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apprenticeship advice

updated tue 5 jan 10


Elizabeth Priddy on mon 4 jan 10

The advice that you have to get your advice from one who has done it is bog=
us. The only perspective that will give you is the experience of that one =
person and that one master.

I can guarantee you that your experience with mel's master in Japan and you=
r experience with me in NC would differ so much as to render the the recomm=
endation of either one for the other useless.

An apprentice who hated it will not recommend someone. I can tell you that=
one candidate of mine did not last 2 months and left crying. One went out=
on her own after 2 years. Two others stayed with me for 8 years a piece i=
n varying levels of responsibility. Also, I don't treat my students the sa=
me way I treat paying students. So you can't ask students of a person what=
they are like in an apprenticeship.

Visit any situation before you commit. Your gut will tell you if you want =
to be there for 6 months or a year or more.

Some minor advice on two points of associating closely with a master:

An apprenticeship should include a stipend. If they are not making enough =
to minimally pay their apprentice, they don't need one. I would only take =
an apprentice under the circumstances that they are paid out of proceeds fr=
om their own labor. If you and they cannot discuss money during the intervi=
ewing phase, you should run, not walk away.

Your drinking styles should match. If you can't bond unless there is wine =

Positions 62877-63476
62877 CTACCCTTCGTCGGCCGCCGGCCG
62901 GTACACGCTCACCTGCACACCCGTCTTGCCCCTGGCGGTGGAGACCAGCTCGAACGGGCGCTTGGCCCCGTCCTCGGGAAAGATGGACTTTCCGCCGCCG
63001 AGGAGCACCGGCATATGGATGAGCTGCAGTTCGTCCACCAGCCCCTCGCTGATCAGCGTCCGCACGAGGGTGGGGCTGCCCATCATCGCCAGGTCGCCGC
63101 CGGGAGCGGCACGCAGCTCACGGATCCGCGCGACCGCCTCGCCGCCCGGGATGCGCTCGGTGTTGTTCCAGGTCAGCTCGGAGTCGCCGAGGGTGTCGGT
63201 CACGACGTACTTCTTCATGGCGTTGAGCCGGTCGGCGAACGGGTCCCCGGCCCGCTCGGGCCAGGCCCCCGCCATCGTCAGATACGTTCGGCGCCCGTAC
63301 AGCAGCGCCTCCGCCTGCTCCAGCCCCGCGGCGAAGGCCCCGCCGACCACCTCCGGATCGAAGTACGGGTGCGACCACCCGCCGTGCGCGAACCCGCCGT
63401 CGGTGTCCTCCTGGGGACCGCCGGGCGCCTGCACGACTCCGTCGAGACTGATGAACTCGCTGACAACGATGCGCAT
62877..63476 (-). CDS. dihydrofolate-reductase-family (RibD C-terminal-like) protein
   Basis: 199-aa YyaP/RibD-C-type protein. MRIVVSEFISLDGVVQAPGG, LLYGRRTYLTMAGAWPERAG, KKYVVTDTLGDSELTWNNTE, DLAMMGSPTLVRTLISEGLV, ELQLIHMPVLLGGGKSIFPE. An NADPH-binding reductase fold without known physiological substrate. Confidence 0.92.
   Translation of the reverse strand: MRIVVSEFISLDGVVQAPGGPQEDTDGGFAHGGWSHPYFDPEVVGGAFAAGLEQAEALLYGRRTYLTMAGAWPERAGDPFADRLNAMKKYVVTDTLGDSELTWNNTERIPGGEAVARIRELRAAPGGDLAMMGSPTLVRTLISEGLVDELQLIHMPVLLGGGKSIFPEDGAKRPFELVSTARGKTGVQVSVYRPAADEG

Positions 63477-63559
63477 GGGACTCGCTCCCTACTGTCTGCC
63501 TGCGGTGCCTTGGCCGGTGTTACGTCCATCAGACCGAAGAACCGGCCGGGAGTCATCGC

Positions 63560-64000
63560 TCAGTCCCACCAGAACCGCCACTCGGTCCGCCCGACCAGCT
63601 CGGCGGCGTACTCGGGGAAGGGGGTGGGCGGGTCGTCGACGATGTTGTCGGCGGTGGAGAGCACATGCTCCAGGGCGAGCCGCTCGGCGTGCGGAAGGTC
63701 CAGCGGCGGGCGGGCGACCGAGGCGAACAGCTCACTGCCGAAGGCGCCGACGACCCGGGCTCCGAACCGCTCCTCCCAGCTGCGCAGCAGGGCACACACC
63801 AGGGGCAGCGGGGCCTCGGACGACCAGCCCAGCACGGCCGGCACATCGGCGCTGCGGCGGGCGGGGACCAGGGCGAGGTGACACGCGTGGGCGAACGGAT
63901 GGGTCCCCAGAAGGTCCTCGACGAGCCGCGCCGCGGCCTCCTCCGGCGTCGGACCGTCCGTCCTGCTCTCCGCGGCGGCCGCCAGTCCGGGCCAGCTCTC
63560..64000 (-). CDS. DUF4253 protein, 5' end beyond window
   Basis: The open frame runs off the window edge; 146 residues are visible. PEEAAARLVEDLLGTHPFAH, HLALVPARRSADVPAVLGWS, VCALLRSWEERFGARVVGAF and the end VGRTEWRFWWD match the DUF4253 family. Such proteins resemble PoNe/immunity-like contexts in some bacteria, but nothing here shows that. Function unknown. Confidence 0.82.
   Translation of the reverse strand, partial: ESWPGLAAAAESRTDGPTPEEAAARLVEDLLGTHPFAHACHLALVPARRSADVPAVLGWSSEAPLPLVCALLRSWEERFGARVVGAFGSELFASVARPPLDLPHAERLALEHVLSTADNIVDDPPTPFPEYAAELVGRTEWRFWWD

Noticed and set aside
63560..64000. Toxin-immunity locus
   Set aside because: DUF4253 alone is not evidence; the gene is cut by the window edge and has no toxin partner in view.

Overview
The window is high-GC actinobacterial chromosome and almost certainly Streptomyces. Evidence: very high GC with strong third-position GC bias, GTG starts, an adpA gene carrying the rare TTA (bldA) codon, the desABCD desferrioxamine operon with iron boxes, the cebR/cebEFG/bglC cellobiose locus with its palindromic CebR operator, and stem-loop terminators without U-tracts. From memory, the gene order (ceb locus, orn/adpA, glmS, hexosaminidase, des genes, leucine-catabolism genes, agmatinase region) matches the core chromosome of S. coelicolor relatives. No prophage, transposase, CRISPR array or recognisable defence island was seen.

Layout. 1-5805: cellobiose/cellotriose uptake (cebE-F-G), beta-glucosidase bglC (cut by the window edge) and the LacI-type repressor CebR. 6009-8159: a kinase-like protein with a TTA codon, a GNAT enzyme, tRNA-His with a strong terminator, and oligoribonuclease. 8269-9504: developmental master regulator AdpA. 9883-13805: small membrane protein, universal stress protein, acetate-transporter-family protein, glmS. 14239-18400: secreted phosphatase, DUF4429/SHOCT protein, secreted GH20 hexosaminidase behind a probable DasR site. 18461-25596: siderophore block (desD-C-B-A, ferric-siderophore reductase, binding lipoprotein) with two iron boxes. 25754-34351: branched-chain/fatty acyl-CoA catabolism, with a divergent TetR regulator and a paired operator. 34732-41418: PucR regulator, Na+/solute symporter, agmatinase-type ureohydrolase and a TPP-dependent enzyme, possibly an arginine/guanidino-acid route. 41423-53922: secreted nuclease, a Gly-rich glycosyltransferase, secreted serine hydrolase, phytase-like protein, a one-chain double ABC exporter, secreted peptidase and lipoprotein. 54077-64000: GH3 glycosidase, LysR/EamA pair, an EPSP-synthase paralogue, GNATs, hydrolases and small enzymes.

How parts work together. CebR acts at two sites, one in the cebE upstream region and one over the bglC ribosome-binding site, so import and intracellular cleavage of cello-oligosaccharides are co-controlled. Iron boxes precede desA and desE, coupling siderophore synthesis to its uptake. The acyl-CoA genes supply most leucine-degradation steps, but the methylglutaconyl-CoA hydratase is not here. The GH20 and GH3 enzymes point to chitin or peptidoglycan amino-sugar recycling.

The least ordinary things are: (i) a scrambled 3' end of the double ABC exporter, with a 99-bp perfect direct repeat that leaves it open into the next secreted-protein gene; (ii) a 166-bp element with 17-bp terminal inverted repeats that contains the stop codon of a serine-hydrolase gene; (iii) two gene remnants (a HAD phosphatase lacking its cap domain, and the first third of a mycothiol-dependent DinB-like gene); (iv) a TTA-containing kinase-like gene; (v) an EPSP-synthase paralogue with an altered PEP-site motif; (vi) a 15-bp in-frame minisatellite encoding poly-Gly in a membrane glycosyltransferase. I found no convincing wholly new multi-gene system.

or whiskey and your master doesn't drink, you will not be companionable, an=
d that is a necessary feature(they will not want to buy you liquor, and wil=
l see you using the few resources you have for alcohol as a weak mind and w=
ill). Also, if they do not open up without a cup in hand, and you don't to=
uch the stuff, you will never hear the real stories and you will have to si=
t through boring drunken evenings.

There is only so much work you can do and then you need to be able to be so=
cial with your co-workers in a manner that fits. If they all retire to the=
local pub in the evenings and you are an alcoholic and cannot, you will no=
t bond with the group.

Politics is also something to consider when planning to spend 8 hours a day=
with people. I was needled by someone of the other party for several year=
s and I can attest that it just got more and more fun to have someone razzi=
ng me every day about something stupid that nonetheless made me angry! And=
they were my boss, so I had to keep my mouth shut. Political harassment..=

An apprenticeship is just another relationship with the common denominator =
of work.

- ePriddy

Elizabeth Priddy
Beaufort, NC - USA

Lee Love on mon 4 jan 10

On Mon, Jan 4, 2010 at 4:08 PM, Elizabeth Priddy wro=
> The advice that you have to get your advice from one who has done it

Nobody said anything about advice.

Because apprenticeships are experiential, I would hesitate
recommending someone doing one with someone who has no personal
experience with them.

I would rather study with that person the way they were
taught. Then you know you are getting the real deal.

>someone razzing me every day about something stupid that
>nonetheless made me angry!

Traditional apprenticeships are pretty tough. Many folks drop
out early on. But you do learn how to handle your personal anger.
It is a important aspect of the early training.

I'd recommend the movie Kamataki. You can see in this
movie, how one's ego is tested before any real learning begins:

Lee, a Mashiko potter in Minneapolis

"Ta tIr na n-=3DF3g ar chul an tI=3D97tIr dlainn trina ch=3DE9ile"=3D97tha=
t is, "T=3D
land of eternal youth is behind the house, a beautiful land fluent
within itself." -- John O'Donohue